Thousands of years ago, there lived in a jungle, a robber by the name “Ratnakar’. He was a dreaded dacoit who robbed anyone who passed through the jungle. Stealing and hunting were the only things he knew; and he managed to raise his family by such means. One day, the sage Narada passed that way, and was accosted by Ratnakar, who ordered him to hand over all his valuables.
Narada smiled and said, “Dear man, I have nothing but the Tambura (a musical instrument) that I hold in my hand. Of what use are worldly possessions to me, one who roams around the three worlds like a nomad?” Ratnakar was stunned by this attitude, and wanted to know more about the sage. The sage, with his divine knowledge realized that this was the time for Ratnakar to assume his real role, and asked him why he robbed the wayfarers.
Ratnakar replied simply, “To feed and clothe my family!” The sage replied, “You steal and kill to help your family. But it is you who will pay for these actions. Not your family.” Ratnakar disagreed, saying that his family would certainly understand that his actions were performed for them, and they would share the responsibility too. Narada challenged Ratnakar to go and ask his family if they would share the sins he had earned by his actions, and Ratnakar agreed.
He went straight home and put forth the question to his family members. His parents refused to accept the sins, saying that as their son, it was his responsibility to provide for them, and the method he used had nothing to do with them. His wife said that she shared all his happiness and his grief, but his deeds were his alone. She could have no part of them. His children said that as a father, it was his duty to teach his children the rights and wrongs, and if he performed misdeeds himself, it was up to him to reap the fruits too.
It was a different Ratnakar who returned to the waiting sage, his eyes opened, and bonds of attachment broken for ever. Narada was pleased to see the change, and instructed him to meditate on the lord.
Years passed, and Narada passed that way again, curious to know what had become of the repentant thief. He expected to see an ashram, but all he could see was an overgrown ant hill. It took him a moment to realize that Ratnakar was inside the anthill! The man had been so deep in meditation that an ant hill had grown up around him!!!
Dug out from the ant hill, Ratnakar began a new life, that of one devoted to the lord, with a new name – Valmiki – the one who emerged from an ant-hill (Valmik in Sanskrit).
Valmiki was curious about the ideal person on earth. “Who could be considered the epitome of virtue and wisdom in this world?” It was Narada again who provided the answer. He told Valmiki about Rama, the king of Ayodhya, and his story, where time and again, Rama demonstrated his virtues and his wisdom, right from an early age.
Valmiki was moved by this story, and continued thinking about it long after Narada had left. Walking to the river Tamasa for his daily ablutions, his eyes fell on a pair of mating Krauncha birds, and he paused a moment to savor the moment and share their happiness. Suddenly, the calm was shattered by an arrow which found its mark, and the male bird fell down dead! The female bird lamented over the corpse of her lover in a piteous manner, which tugged at the heart of the sage.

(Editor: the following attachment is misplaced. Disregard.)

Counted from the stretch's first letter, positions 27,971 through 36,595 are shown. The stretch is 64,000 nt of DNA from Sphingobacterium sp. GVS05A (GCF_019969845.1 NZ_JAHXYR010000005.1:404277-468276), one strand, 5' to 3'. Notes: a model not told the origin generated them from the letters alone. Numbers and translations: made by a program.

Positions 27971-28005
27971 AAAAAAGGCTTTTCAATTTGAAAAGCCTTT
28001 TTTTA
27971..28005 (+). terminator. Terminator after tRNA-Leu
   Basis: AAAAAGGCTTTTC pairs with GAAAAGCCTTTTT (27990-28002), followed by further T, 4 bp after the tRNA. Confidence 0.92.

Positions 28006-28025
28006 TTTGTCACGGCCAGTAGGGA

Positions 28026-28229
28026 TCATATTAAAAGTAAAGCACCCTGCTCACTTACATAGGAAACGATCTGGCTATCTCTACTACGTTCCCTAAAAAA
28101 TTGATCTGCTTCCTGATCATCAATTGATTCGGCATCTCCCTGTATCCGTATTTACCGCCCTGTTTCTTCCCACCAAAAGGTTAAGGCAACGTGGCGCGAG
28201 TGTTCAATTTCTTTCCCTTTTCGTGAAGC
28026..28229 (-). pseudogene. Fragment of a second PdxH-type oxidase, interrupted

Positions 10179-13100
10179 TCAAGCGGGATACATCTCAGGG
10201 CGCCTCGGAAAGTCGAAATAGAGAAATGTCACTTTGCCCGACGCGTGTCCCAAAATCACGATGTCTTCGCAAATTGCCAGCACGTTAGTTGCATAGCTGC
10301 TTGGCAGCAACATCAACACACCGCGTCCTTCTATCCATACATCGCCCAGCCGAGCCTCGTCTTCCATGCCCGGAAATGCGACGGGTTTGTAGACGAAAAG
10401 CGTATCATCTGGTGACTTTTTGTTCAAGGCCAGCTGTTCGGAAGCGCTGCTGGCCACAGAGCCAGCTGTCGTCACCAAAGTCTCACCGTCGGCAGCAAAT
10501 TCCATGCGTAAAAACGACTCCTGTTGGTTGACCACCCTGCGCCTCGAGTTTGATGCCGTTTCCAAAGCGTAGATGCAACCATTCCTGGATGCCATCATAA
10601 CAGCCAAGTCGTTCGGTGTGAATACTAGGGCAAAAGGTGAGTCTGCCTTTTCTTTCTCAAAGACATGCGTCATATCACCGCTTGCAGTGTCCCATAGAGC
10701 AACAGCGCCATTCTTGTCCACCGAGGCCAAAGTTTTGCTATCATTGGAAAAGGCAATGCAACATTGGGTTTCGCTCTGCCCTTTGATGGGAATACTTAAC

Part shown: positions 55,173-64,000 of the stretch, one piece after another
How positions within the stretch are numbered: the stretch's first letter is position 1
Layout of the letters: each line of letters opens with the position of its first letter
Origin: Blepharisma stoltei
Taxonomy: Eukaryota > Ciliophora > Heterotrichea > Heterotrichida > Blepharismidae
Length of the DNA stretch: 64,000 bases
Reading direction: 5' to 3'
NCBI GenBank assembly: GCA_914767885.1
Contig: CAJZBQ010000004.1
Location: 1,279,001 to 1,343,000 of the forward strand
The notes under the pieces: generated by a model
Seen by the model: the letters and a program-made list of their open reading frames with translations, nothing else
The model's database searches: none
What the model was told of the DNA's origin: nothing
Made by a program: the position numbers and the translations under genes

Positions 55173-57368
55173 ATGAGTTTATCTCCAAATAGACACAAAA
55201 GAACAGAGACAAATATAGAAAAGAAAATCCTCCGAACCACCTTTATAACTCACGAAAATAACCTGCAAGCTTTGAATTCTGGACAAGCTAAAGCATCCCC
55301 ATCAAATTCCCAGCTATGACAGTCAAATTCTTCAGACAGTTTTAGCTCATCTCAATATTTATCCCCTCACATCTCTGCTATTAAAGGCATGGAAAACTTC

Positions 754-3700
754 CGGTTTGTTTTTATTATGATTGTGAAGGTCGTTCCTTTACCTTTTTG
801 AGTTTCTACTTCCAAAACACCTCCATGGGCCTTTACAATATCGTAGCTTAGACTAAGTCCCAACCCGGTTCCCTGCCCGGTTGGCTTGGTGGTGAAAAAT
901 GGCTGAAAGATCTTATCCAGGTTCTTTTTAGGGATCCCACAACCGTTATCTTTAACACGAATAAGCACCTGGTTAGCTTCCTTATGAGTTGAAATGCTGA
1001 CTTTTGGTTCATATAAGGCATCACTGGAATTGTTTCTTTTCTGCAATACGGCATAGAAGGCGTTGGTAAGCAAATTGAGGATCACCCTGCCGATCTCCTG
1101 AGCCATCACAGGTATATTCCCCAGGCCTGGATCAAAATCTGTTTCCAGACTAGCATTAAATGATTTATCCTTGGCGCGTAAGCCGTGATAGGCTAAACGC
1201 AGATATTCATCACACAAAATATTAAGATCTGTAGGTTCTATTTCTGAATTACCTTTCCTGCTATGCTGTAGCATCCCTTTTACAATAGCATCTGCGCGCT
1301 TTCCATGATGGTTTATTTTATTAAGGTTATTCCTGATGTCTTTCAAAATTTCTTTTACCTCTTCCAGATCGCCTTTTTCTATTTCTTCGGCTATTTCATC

Catching sight of the hunter who had separated the loving birds, he cursed “you have separated these birds who were deeply in love. Never in your life will you be able to rest, but shall wander homeless all your life!”
No sooner had he cursed the man that he regretted his action, for he had succumbed to emotion and attachment to the birds. But then again, as he recollected his words, he realized that the words he had spoken in anger and pity had taken the form of a rhyme – a sloka – moreover, a sloka which rhymed with the wailing of the bereaved Krauncha bird!
Valmiki realized that it was the will of God which had made him utter those words in what was to be the first sloka in Sanskrit literature. Coming to the conclusion that there must have been a reason for this occurrence, he went into meditation. Brahma soon appeared in front of him, and said, “Son, these things have happened to help you begin your story of Rama. It is time the world learnt of the ideal man – the man all must learn to emulate.” Brahma gave Valmiki the special vision which enabled him to see the events as they occurred, as if he were part of it, so that he could write down the story in great detail.
It was thus that Valmiki composed the Ramayana – literally ‘the story of Rama’ – in the same metre and rhyme that he had uttered the words of the curse. Since this was the first composition in Sanskrit, it is also known as the ‘Adi Kavya’ – the first poem!
To continue with Valmiki, he was acclaimed as a great rishi, and he set up his ashram on the banks of the
Ganga. He himself became part of the epic he had composed when he gave refuge to Sita and took over her children as his disciples.
Sita’s children, Luv and
Kush were the first to learn the Ramayana from their guru, and when they sang it in the court of Rama, even Rama was moved by the beautiful narration of his own story!
Valmiki’s story teaches us that it is never too late to repent, or to mend our ways. The lord always gives us the chance to tread the right path. It is up to decide whether we wish to learn from our mistakes and become a better person, or continue in our erroneous ways and reap the fruits of our actions.